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Sunday, March 18, 2018


Trump's MAGA "just us"

by Tom Sullivan

Rush Limbaugh opened his programs during the years of William Jefferson Clinton's presidency with "America Held Hostage: Day (Number of days in Clinton's term)." It was Limbaugh's twisted homage to Ted Koppel's ABC coverage of the Iran hostage crisis over a decade earlier. At the beginning of Clinton's term in 1993, Limbaugh's "The Way Things Ought to Be" was on the New York Times' nonfiction best seller list. It remained there for months.

Clinton was some smarty-pants Oxford scholar with a lawyer wife who brought home more money and refused to stay home baking cookies and holding teas. Even decades after the tumultuous 1960s, for a sizable portion of the population (and Limbaugh's fans) that was not the way things ought to be. Men were supposed to "wear the pants." Women should have dinner ready when their husbands get home. Children were supposed to be seen and not heard. And the Negroes should have been glad whites gave them their own bathrooms and water fountains. The America Limbaugh's fans felt most comfortable in was being held hostage by interlopers from an America they refused to recognize.

Those sentiments largely went underground or ignored in the latter part of the twentieth century, but never really went away. Now the fans of the way things ought to be have an avatar for their world view occupying the White House. Black people got to see themselves reflected in Barack Obama. A certain kind sector of white people sees themselves personified in Donald Trump. Trumpers really ought to relate better now to gay people coming out of the closet. "Trump country" now knows what that feels like.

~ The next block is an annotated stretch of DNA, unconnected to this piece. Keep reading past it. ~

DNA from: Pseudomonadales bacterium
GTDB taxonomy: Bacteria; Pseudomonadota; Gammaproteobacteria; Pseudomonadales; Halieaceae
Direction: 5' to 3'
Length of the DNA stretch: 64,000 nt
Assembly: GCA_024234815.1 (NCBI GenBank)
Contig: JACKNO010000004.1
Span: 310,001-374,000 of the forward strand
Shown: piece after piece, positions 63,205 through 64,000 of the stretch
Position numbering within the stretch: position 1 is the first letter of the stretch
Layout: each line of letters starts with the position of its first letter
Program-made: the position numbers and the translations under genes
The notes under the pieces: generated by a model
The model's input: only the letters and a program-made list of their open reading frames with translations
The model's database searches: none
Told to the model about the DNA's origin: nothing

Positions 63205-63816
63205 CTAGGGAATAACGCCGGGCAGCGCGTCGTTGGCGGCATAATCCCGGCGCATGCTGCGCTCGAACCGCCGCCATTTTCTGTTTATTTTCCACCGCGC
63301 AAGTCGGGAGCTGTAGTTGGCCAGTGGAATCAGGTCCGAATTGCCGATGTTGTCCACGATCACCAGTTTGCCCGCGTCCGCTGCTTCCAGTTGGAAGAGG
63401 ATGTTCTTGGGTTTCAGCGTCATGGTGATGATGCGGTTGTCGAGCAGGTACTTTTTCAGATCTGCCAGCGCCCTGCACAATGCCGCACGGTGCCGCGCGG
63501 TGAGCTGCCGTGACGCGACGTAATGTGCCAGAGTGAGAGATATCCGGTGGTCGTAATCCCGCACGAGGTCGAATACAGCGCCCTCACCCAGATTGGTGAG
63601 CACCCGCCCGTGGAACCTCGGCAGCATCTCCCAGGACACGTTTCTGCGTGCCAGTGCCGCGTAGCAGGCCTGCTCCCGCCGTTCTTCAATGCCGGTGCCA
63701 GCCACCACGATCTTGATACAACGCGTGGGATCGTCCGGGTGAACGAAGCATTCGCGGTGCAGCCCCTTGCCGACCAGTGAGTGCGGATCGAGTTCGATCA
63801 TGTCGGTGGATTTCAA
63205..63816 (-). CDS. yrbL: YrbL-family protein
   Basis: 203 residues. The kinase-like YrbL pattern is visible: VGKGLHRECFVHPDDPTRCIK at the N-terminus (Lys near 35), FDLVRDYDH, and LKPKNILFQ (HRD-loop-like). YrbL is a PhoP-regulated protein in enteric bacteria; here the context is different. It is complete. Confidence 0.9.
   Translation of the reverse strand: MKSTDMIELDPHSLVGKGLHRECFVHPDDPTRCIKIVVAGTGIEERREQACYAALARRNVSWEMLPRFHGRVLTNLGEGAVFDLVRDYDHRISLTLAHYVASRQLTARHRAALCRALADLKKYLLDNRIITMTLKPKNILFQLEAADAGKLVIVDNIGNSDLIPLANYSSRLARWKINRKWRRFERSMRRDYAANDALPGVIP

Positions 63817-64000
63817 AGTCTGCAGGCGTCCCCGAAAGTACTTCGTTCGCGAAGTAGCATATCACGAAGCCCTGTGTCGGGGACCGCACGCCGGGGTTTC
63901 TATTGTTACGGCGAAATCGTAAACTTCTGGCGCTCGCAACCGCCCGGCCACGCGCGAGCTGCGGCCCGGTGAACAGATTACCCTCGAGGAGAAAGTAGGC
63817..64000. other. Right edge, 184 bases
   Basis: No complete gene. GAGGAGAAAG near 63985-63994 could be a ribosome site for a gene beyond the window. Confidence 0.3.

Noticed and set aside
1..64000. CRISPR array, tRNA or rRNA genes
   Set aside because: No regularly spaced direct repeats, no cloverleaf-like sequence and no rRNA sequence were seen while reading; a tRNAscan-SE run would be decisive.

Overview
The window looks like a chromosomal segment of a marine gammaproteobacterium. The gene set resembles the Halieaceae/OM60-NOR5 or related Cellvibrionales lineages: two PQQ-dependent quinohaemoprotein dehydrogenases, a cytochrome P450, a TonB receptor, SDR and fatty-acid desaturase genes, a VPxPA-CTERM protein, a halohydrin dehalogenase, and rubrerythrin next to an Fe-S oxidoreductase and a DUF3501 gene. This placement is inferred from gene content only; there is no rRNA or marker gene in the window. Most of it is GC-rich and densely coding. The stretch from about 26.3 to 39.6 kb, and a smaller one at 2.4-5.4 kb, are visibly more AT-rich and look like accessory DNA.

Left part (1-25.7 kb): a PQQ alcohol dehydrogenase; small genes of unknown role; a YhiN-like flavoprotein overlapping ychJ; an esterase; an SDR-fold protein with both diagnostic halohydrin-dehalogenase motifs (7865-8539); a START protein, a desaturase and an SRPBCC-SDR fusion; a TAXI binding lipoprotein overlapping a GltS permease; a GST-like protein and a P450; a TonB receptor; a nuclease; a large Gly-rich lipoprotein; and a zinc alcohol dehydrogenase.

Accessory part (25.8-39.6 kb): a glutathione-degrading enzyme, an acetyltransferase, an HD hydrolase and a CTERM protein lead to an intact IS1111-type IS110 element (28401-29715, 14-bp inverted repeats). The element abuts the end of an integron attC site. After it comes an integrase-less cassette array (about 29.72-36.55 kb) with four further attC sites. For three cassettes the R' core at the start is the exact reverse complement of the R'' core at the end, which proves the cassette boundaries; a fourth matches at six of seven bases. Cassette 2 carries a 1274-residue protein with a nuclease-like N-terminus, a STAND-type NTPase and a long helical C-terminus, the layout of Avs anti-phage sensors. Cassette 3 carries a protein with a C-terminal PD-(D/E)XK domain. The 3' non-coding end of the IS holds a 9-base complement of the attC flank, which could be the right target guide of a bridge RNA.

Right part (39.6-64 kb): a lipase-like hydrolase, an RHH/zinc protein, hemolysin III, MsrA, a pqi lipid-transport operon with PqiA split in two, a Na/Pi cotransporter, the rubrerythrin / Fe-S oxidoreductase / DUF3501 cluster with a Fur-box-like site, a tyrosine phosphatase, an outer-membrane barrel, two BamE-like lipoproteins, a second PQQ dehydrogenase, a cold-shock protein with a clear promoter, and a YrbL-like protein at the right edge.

America as a universal ideal was never universally accepted even by its most vocal boosters. The tensions surrounding the discussion of privilege in this country uncover deep fissures around how things ought to be, who is in charge, and what government is for. MAGA is the way things ought to be reduced to an acronym.

We find ourselves with a chief executive who personifies that, one who believes his office entitles him to use government for his own ends. Donald Trump believes it should serve his interests, bend to his will, benefit his friends, and punish his enemies.

His recent firings express that belief as he draws closer and closer to firing Robert Mueller to finally terminate the Russia investigation. Reports last week that Mueller had subpoenaed Trump Organization records likely fueled the president's rage and paranoia that whatever truths he is desperate to conceal will become public. The firings will continue until the probe stops. Then pause for a time.

The editorial pages today are a flood of reactions to Attorney General Jeff Sessions’ firing of FBI Deputy Director Andrew McCabe on the eve of his retirement. John Dowd, Trump's personal attorney, gave up the game in a statement to Daily Beast:

“I pray that Acting Attorney General Rosenstein will follow the brilliant and courageous example of the FBI Office of Professional Responsibility and Attorney General Jeff Sessions and bring an end to alleged Russia Collusion investigation manufactured by McCabe’s boss James Comey based upon a fraudulent and corrupt Dossier,” Dowd then wrote.